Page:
AB 1310

California Criminal Appeals Attorneys Helping Obtain Resentencing Hearings Based on New Legal Developments

Note: AB 1310 is proposed legislation and is not yet enacted law. Thus, any of the remedies created by AB 1310 are not yet available and will only become available if and when AB 1310 is signed into law by Governor Gavin Newsome. This was drafted in 2023. 

California lawmakers have been busy over the past decade revamping much of the state’s criminal justice system. In particular, these reforms have been centered around California’s harsh sentencing laws, which previously were among the harshest in the nation. It’s with this backdrop that Assembly Member McKinnor introduced “Assembly Bill 1310”, which is one of the state’s newest resentencing measures. 

Assembly Bill 1310 (“AB 1310”) isn’t yet law; however, it passed the Assembly on May 31, 2023, at which point it was submitted to the Senate. Currently, the bill is being held under submission in the Senate, and if it makes it out of the Senate, it will end up on Governor Gavin Newsome’s desk where he will need to sign the bill into law before it becomes effective. This law would set the stage to help many individuals currently incarcerated.

What Would AB 1310 Do?

Assembly Bill 1310 takes aim at two of the most used sentencing enhancements in California: personal use of a firearm during the commission of a felony or attempted felony under PC § 12022.5 and §12022.53. To better grasp the tremendous impact that AB 1310 could have, it’s important to understand the current state of the law. 

Current State of Law

Currently, under § 12022.5, anyone who is found to have used a firearm during the commission of a felony or attempted felony is subject to sentencing enhancement that adds 3, 4, or 10 years to their sentence. However, if the underlying felony was one of those enumerated in § 12022.53, the enhancement becomes ten years unless the firearm was discharged, in which case the law calls for a 20-year enhancement. And, if someone is seriously injured or killed, the defendant will face an enhancement of 25 years to life.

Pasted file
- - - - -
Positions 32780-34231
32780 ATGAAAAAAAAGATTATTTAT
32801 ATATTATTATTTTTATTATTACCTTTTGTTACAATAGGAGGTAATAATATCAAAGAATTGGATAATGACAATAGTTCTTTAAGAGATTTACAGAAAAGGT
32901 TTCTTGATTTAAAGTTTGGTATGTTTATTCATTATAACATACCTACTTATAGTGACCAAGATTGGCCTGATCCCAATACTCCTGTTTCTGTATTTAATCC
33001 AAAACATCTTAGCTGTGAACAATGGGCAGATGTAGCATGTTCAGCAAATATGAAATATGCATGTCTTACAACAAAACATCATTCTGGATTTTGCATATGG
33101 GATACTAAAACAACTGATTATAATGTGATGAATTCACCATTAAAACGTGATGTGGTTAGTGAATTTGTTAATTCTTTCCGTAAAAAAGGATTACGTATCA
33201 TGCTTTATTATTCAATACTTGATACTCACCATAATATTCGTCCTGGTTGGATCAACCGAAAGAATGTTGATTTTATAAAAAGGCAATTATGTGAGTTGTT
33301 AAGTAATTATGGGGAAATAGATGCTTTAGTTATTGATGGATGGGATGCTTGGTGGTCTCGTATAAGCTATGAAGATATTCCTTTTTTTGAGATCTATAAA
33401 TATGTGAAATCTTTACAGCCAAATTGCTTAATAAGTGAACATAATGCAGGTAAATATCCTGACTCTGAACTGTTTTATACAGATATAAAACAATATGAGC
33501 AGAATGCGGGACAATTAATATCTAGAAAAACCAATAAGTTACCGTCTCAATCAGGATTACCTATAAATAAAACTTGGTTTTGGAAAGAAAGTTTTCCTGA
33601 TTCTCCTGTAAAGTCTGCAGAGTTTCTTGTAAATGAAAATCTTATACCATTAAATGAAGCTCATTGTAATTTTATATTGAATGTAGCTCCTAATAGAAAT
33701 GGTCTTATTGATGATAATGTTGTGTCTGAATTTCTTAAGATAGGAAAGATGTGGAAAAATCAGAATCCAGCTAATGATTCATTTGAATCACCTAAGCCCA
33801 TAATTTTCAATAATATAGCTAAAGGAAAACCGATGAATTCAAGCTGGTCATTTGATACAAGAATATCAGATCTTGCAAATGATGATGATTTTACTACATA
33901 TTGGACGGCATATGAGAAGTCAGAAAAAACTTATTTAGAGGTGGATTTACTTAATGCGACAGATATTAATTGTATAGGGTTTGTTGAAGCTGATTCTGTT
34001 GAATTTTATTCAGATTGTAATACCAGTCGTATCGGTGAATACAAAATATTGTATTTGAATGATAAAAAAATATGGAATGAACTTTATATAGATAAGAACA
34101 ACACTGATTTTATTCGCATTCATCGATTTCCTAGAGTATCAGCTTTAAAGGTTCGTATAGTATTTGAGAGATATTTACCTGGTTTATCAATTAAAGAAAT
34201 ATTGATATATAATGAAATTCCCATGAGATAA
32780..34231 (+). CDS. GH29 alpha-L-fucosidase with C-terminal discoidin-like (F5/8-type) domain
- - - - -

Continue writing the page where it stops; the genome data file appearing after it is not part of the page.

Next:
Until 2018, judges lacked discretion to strike these enhancements. However, in 2018, California lawmakers passed Senate Bill 1393, which gives judges the ability to strike firearm enhancements under §§ 12022.5 and 12022.53, if doing so is in the interests of justice. 

While SB 1393 was a major victory in terms of creating a fairer criminal justice system, it did little for those whose convictions were already final. For example, inmates currently serving a sentence made up of a § 12022.5 or § 12022.53 enhancement were ineligible for relief because the law was not fully retroactive. 

Here’s where AB 1310 would come into play. If passed, AB 1310 essentially makes SB 1393 retroactive. More precisely, the law would, 

[R]equire the Secretary of the Department of Corrections and Rehabilitation to identify persons in custody who, on or before January 1, 2018, suffered a conviction of [§ 12022.5 or § 12022.53] firearm enhancements. Upon determining the person qualifies for resentencing, the bill would require the trial court to appoint counsel and authorize the court to strike or dismiss an enhancement, as specified. 

Thus, AB 1310 makes it the government’s, specifically the CDCR’s, burden to identify all qualifying inmates and refer them to the court, which is then required to hold a hearing to determine whether the firearm enhancements should be stricken or dismissed. 

The bill also sets forth a timeframe by which the CDCR is responsible for reviewing inmates’ sentences based on whether they have completed their base term. However, the initial timeframe proposed in AB 1310 will need to be changed if the bill is passed, as those dates have already passed because the bill has been pending since February 2023. 

How Can AB 1310 Help Inmates Serving a Sentence Made Up of One or More Enhancements?

Currently, an inmate serving a sentence that contains an enhancement under § 12022.5 or § 12022.53 is not able to file a standalone resentencing petition based on the enhancements alone. So, while inmates can file a resentencing petition claiming their enhancements should be stricken under the interests-of-justice standard under § 1172.1, they would need to go through the CDCR or the District Attorney’s office. In this case, both the CDCR and the District Attorney’s office would have the discretion to recommend a resentencing hearing, but neither is under any obligation to do so. 

AB 1310 is different because it mandates CDCR to identify qualifying inmates and requires the court to hold a hearing. Thus, there is no need to convince the CDCR or District Attorney’s office that an inmate is “deserving” of a resentencing hearing based on the fact that they’ve been rehabilitated. Of course, those inmates who have engaged in self-help programming and present a strong character-based case for relief will likely have better outcomes in an AB 1310 petition; however, evidence of rehabilitation is not a requirement. 

Speak with a Experienced California Criminal Resentencing Lawyers for Additional Assistance

If you or a loved one are currently serving a lengthy sentence that is made up of one or more sentencing enhancements, AB 1310, if passed, may provide you with avenues of relief that were previously unavailable. At Power Trial Lawyers, our dedicated team of Los Angeles criminal appeals attorneys has extensive experience pursuing all types of resentencing relief on behalf of inmates across the state. To learn more, and to schedule a free consultation, reach out to Power Trial Lawyer today at 213-800-7664. You can also connect with us through our secure online contact form. 

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